The story itself is fine, the plot is somewhat silly, even for a movie that is sort of supposed to be silly, and Danny Elfman's score really kind of underwhelms you.  That being said, I had a good time with it.  Much of Underland (which is the real name for Wonderland) is done in CGI, and I enjoyed many of the characters in a way that I had not really gotten to know them in the original animated film.  Remember, in that version, Alice goes from scene to scene to scene, with some characters to not be seen again, while here, most of the characters remain throughout the entire movie.  Burton himself said he never felt a emotional connection to other film adaptations and always thought it was a some girl wondering around from one crazy character to another. So with this, he attempted to create a framework, an emotional grounding, which he felt he never really had seen in any version before. He said that was the challenge for him - to make Alice feel like a story as opposed to a series of events.

Anyway, to finish up the plot, there's the big creature named Jabberwocky, and the Red Queen screamed "off with your head!" alot, and for some reason there is a battle at the end that doesn't last long and... well, you'll just have to see it to make any sense out of the silliness. 

Maybe the weakest link in the entire movie is Alice herself, played by relative newcomer Mia Wasikowska.  She does Alice very subdued, almost too quiet, possibly in an effort to play up the fact that Alice spends much of the movie assuming she's dreaming everything.  I almost wanted her to be more... well, vocal.  A little louder, a little more surprised by the things she found, a little less whiny when presented with things she had to face.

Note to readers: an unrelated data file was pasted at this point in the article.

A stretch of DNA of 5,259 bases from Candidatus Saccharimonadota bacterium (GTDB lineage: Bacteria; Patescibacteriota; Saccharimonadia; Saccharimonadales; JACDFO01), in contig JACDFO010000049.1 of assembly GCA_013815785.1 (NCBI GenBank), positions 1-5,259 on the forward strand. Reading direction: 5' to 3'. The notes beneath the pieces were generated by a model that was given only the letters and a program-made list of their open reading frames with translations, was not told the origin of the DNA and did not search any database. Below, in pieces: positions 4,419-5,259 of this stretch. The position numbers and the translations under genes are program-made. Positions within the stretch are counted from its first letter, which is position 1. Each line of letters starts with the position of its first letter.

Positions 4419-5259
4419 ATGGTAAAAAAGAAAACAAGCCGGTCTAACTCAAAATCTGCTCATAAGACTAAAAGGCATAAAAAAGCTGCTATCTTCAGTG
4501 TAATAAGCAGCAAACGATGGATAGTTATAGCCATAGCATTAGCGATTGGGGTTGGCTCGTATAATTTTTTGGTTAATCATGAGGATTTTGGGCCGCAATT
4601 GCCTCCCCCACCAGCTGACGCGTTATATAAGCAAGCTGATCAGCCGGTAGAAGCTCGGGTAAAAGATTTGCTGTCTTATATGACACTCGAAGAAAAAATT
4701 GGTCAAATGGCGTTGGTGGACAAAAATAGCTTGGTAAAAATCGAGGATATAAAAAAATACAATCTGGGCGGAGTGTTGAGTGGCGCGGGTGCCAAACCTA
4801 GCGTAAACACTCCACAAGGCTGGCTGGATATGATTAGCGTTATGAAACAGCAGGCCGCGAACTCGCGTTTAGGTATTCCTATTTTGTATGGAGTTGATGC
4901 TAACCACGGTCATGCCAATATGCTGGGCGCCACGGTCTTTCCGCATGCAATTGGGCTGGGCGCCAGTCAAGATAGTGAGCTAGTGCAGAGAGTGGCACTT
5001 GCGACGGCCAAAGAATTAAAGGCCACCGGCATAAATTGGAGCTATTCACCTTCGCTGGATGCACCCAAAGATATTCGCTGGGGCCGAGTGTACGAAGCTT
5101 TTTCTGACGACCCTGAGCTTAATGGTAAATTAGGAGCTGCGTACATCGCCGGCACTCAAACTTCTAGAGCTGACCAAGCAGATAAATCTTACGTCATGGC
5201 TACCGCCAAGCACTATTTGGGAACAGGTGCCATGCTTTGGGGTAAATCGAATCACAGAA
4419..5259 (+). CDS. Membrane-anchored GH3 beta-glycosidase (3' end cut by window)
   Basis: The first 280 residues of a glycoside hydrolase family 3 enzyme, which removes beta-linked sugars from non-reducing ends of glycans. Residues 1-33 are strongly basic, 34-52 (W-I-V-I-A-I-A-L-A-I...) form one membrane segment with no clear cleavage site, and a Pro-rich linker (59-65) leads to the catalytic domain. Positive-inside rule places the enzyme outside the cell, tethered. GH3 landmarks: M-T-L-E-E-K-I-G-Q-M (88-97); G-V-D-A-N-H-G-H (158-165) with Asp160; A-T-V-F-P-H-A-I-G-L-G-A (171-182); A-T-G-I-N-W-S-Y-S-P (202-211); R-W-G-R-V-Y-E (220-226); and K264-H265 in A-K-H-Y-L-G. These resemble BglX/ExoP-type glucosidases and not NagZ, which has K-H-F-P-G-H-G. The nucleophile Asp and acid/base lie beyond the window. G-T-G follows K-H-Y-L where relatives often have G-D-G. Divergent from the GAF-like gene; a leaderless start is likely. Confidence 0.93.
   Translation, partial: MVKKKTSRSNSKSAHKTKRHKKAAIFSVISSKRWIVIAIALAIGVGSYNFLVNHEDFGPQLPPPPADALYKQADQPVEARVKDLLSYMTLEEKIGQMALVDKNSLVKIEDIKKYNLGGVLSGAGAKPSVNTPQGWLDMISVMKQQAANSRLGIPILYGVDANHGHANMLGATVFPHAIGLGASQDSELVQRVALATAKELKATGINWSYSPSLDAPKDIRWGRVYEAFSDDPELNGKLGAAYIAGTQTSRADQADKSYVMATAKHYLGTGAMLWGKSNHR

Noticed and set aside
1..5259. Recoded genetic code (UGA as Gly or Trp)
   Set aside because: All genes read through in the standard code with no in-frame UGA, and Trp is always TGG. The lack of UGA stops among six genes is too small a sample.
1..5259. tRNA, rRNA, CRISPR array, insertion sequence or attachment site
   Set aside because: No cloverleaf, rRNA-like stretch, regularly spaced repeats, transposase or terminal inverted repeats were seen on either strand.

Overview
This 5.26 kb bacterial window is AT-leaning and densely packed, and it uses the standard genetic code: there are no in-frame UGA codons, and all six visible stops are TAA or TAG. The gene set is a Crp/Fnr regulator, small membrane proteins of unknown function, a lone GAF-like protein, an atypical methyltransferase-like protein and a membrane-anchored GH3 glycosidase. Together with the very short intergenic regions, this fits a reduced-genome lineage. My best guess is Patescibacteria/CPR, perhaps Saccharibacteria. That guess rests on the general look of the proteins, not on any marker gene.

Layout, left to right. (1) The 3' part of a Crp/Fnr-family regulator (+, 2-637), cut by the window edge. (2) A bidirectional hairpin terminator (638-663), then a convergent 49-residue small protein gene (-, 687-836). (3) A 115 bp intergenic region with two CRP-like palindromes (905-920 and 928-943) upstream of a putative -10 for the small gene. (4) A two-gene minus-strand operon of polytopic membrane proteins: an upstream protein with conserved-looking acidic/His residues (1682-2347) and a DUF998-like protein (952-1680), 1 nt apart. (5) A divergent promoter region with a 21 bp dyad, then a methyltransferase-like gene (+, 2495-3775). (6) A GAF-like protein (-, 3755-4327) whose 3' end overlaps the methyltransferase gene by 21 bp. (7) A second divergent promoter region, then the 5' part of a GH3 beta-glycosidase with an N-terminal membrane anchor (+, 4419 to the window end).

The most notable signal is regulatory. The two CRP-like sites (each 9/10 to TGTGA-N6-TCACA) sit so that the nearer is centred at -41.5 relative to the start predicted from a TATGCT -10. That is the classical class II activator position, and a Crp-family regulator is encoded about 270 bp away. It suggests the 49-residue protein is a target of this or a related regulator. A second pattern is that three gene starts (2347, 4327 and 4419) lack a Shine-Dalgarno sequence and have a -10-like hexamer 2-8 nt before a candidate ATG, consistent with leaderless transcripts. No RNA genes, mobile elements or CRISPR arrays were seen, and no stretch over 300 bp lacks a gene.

Crispin Glover, the dad from "Back to the Future" and known in Hollywood as a very weird guy, played Stayne, the Knave of Hearts and 2nd in command to the Red Queen and he was brilliant. 

Of course, the star of the film?  Johnny Depp.  Much ado had been made about his Mad Hatter costume and performance, and really, love him or hate him, Depp delivers, no matter who he is playing.  And here is no different.  Hair like Bozo the Clown, gapped teeth, wide-eyed and strange accent that wavers between British, Scottish and Nonsensish, Depp immerses himself into The Mad Hatter in a way that you'd never imagine from the original Disney film. 

I liked the film overall, and in many ways, I think I liked it better than the 1951 animated version.  That one was okay, it was a bit trippy for my tastes, and to me, Tweedledee and Tweedledum whole scene in that one was... well, ridiculous.  In this Tim Burton version, I loved T'dee and T'dum, I loved their accents, I loved the way they were presented onscreen, I loved the interaction between them, it was great. 

Perhaps its not really fair to compare the animated version with this one, as it is so completely different, but I guess there were just more things about this one I liked.  I always like Anne Hathaway in anything that doesn't include "Royal Engagament" or "Brokeback Mountain", and the voice cast was stellar.  Listen up for Alan Rickman's voice here too.

Oh, and I loved the cards.  Again, the movie was a bit too much CGI'y for me, but the Card Guards were great.

The Lovely Steph Leann and I ended up watching it in 3D, not because we thought it would be worth it in 3D--it wasn't, I would suggest all of you go see it in 2D and save about $4 per ticket... but because the 3D version not only had the new Toy Story 3 trailer, but also the new trailer for "Tron Legacy".  And if you think I wasn't as giddy as Brad Latta at a Dubya War Crimes hearing, you'd be wrong.  

By the way--and I speak to all those 30 and up... was there a cooler movie when you were a little kid than "Tron"?  And to think, here's a sequel coming, one that has real potential.  Did you know that Walt Disney World is going to put a light cycle overlay on its monorails this fall, in promotion of the movie? 

I think I need to go find the original "Tron" and watch it again.  Just not tonight.  I'm tired.  That's why this review rambled everywhere...

For all you kids who think the interweb has been around forever, here's the trailer from the original movie in 1982... cheesy as it might look, remember back then, this was revolutionary.